During autophagy, phagophores grow into double-membrane vesicles called autophagosomes, but the underlying mechanism remains unclear. Here, we show a critical role of Atg2A in phagophore expansion. Atg2A translocates to the phagophore at the mitochondria-associated ER membrane (MAM) through a C-terminal 45-amino acid domain that we have termed the MAM localization domain (MLD). Proteomic analysis identifies the outer mitochondrial membrane protein TOM40 as a MLD-interacting partner. The Atg2A-TOM40 interaction is responsible for MAM localization of Atg2A and requires the TOM receptor protein TOM70. In addition, Atg2A interacts with Atg9A by a region within its N terminus. Inhibition of either Atg2A-TOM40 or Atg2A-Atg9A interactions impairs phagophore expansion and accumulates Atg9A-vesicles in the vicinity of autophagic structures. Collectively, we propose a model that the TOM70-TOM40 complex recruits Atg2A to the MAM for vesicular and/or non-vesicular lipid transport into the expanding phagophore to grow the size of autophagosomes for efficient autophagic flux. Tang et al. show that human Atg2 is a key regulator for phagophore expansion. TOM40/70 directs Atg2A to MAM to mediate phagophore expansion. On the MAM, Atg2A facilitates Atg9-vesicle delivery and retrograde trafficking to promote phagophore expansion and efficient autophagic flux.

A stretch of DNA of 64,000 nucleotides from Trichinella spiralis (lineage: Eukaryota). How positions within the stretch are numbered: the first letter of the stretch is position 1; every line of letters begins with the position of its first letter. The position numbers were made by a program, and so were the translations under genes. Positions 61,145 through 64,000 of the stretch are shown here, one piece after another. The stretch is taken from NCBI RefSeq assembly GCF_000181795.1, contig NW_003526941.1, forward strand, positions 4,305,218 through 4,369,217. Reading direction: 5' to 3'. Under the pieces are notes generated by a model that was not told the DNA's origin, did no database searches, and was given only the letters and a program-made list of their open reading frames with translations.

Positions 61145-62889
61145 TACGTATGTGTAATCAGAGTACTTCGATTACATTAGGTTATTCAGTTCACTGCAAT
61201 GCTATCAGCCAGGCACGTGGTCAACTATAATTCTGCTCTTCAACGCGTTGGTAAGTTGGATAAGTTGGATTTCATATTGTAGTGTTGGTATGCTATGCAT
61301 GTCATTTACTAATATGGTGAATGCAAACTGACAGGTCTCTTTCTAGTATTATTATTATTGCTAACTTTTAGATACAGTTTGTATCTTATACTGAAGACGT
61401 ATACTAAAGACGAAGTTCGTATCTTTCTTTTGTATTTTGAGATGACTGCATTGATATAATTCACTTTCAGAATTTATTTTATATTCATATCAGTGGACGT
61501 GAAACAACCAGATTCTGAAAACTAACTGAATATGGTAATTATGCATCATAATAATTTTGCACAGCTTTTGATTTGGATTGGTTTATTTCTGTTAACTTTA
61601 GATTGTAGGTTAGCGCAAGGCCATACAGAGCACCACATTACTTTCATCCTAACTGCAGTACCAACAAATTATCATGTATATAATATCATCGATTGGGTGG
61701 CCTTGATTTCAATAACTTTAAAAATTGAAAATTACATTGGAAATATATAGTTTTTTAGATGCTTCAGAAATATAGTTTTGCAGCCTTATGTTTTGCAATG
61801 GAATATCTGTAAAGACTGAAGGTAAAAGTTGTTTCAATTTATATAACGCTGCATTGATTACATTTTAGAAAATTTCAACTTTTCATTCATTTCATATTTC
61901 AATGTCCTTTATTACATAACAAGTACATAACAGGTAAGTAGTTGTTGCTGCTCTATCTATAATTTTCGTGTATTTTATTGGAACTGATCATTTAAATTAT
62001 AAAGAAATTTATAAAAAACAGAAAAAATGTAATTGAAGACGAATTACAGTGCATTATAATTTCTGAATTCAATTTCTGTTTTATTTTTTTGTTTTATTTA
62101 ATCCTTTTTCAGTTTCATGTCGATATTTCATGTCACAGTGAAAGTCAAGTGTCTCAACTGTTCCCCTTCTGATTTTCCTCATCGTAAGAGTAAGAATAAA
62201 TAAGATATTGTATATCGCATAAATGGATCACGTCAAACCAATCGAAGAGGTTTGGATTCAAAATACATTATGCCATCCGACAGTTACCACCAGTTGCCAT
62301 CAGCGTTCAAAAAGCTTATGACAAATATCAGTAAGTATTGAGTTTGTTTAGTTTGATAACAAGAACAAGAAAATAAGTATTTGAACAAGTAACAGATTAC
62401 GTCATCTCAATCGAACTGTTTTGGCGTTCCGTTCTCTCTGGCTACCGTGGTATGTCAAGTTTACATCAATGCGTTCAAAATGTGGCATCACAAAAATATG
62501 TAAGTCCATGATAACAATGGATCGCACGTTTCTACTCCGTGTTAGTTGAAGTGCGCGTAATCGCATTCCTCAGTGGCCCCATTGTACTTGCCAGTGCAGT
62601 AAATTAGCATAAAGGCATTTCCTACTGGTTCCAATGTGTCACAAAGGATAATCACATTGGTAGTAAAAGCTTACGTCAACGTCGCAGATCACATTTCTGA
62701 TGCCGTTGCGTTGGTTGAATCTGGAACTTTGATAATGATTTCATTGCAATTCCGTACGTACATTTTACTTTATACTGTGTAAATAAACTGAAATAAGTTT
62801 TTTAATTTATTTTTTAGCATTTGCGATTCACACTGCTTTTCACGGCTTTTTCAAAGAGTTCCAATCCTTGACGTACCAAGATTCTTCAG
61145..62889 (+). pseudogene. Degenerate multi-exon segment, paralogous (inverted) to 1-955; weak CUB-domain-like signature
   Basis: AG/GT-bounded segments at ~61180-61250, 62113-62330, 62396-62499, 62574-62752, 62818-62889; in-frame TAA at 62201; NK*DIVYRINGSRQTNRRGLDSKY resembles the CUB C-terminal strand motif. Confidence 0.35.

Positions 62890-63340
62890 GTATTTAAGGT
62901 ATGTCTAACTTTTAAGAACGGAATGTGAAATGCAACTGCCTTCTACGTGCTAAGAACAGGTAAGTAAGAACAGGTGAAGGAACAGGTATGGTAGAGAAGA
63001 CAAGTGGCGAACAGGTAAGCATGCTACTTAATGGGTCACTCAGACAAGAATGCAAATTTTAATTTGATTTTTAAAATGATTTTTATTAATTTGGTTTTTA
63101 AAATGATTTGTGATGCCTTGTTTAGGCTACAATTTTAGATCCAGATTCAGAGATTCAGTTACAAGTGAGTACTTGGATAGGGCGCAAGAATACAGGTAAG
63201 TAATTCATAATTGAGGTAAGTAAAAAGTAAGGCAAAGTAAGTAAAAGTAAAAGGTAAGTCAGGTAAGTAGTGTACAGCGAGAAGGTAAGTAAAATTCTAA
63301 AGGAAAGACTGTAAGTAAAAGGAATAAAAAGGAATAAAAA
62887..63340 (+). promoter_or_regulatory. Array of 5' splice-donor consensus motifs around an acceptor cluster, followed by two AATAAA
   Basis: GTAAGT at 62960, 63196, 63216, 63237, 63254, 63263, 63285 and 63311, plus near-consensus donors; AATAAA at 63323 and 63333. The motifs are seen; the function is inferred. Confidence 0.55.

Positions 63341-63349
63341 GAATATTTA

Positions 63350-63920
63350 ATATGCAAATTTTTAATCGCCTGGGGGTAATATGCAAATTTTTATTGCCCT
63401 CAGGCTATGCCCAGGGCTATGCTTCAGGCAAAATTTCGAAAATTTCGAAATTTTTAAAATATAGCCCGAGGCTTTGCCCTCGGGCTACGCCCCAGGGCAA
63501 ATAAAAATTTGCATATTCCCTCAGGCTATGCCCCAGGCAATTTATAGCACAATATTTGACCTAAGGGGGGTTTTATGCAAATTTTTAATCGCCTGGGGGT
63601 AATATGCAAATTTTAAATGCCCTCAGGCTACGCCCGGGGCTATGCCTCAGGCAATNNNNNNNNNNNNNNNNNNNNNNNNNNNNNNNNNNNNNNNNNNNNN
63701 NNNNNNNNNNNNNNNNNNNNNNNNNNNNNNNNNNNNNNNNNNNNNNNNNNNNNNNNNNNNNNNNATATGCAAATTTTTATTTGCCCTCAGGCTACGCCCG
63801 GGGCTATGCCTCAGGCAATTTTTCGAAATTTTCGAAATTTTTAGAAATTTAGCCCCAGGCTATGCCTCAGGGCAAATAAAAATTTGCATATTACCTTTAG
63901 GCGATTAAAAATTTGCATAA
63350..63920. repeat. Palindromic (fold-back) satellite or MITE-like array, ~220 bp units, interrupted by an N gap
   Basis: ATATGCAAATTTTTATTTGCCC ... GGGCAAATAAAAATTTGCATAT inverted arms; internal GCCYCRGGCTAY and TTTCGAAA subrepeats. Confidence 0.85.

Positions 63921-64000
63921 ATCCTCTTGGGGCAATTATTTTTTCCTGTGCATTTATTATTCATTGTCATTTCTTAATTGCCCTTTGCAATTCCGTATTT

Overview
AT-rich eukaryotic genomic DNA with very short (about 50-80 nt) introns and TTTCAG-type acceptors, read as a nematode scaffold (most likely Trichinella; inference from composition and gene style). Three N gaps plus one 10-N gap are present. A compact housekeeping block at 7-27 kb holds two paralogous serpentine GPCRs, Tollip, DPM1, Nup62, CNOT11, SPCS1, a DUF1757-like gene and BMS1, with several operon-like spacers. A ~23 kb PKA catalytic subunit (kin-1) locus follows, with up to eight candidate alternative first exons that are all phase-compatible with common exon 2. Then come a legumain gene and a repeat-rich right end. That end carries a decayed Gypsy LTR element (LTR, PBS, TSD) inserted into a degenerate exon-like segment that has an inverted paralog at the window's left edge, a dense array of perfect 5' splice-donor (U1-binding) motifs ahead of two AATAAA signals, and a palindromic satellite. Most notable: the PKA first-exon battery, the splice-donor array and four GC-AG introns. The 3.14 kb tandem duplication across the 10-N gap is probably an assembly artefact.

All Science Journal Classification (ASJC) codes
- Biochemistry, Genetics and Molecular Biology(all)